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U.S. Supreme Court nominee Judge Ketanji Brown Jackson is sworn-in during her confirmation hearing on March 21, 2022 in Washington, DCDrew Angerer/Getty Images

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WASHINGTON, D.C. (LifeSiteNews) — Former D.C. Circuit Court of Appeals Judge Ketanji Brown Jackson was formally sworn in Thursday as the newest Associate Justice of the Supreme Court of the United States, officially replacing retiring left-wing Justice Stephen Breyer.

“With a full heart, I accept the solemn responsibility of supporting and defending the Constitution of the United States and administering justice without fear or favor, so help me God,” Jackson said, the Associated Press reported. “I am truly grateful to be part of the promise of our great nation. I extend my sincerest thanks to all of my new colleagues for their warm and gracious welcome.”

Jackson’s “historic swearing in today represents a profound step forward for our nation, for all the young, Black girls who now see themselves reflected on our highest court, and for all of us as Americans,” declared President Joe Biden, who nominated her in February. The Senate confirmed her in April on a 53-47 vote.

Much has been made by the White House and the press of the “historic” nature of Jackson’s confirmation as the first black woman to join the nation’s highest court (there have been multiple black and multiple female justices before). Biden expressly selected her based partly on her race and sex. In doing so, conservatives argue the president placed identity politics above legal qualifications.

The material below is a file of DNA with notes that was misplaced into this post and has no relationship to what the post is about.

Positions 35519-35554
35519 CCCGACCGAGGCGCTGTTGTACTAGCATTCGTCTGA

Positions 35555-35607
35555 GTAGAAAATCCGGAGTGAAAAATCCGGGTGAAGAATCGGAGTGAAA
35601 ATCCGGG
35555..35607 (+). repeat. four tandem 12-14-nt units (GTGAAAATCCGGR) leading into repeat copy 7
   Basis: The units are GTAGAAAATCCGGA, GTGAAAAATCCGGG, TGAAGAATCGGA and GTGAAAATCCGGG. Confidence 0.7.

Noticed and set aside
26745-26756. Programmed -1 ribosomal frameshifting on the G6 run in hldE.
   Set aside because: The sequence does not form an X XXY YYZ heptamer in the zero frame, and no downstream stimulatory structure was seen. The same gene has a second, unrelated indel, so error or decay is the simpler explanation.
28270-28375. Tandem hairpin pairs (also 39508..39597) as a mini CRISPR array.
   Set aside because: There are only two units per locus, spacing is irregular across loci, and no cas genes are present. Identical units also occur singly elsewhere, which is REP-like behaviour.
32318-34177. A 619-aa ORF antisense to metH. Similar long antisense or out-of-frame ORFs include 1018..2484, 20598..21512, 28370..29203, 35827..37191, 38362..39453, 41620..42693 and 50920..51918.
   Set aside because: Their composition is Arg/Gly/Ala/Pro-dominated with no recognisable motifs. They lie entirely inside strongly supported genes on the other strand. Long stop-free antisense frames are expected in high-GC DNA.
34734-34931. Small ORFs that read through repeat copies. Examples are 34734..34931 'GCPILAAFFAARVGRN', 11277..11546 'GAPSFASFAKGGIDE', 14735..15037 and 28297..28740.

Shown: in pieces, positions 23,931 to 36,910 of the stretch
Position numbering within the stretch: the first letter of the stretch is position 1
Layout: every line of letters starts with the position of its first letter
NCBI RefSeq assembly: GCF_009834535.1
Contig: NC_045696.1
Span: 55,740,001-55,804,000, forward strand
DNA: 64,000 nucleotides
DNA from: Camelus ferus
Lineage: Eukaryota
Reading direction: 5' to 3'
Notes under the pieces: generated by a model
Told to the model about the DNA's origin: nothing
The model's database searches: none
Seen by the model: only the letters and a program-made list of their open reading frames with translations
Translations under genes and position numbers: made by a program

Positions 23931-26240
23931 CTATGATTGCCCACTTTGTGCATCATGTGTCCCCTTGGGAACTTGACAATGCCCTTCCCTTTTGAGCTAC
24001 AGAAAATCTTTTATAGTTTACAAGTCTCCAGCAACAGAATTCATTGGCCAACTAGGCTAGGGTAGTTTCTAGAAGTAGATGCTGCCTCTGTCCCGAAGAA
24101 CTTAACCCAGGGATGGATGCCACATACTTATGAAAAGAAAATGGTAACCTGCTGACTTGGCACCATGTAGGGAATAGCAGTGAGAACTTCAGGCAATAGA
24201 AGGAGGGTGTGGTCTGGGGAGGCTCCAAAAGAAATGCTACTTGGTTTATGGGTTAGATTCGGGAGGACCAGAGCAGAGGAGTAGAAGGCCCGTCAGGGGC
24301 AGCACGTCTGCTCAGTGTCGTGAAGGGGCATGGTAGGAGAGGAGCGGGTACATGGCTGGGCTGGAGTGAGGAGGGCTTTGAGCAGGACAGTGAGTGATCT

“Jackson is not highly regarded as a judge” and “has a striking record of reversals by the D.C. Circuit — including by liberal judges — in her high-profile rulings” for getting things “very wrong,” wrote Ed Whelan of the Ethics & Public Policy Center. “Inquiries I have made recently of folks knowledgeable about her work confirm that she continues to have a middling reputation. This criticism, I’ll emphasize, is on grounds of quality, not ideology. Indeed, she is not regarded as ranking high among the 10 or so district judges that President Obama appointed to the federal district bench in D.C.”

During her confirmation hearings, Jackson drew conservative criticism for her her light sentencing in child pornography cases, refusal to state when human life begins, false claim that science has “no simple answer” to what women are, and noncommittal answer on whether individuals possess natural rights.

Regardless, the 51-year-old Jackson’s replacement of 83-year-old Breyer ensures that, while the ideological balance of the current court has not changed, the seat will most likely remain a reliable left-wing vote for decades.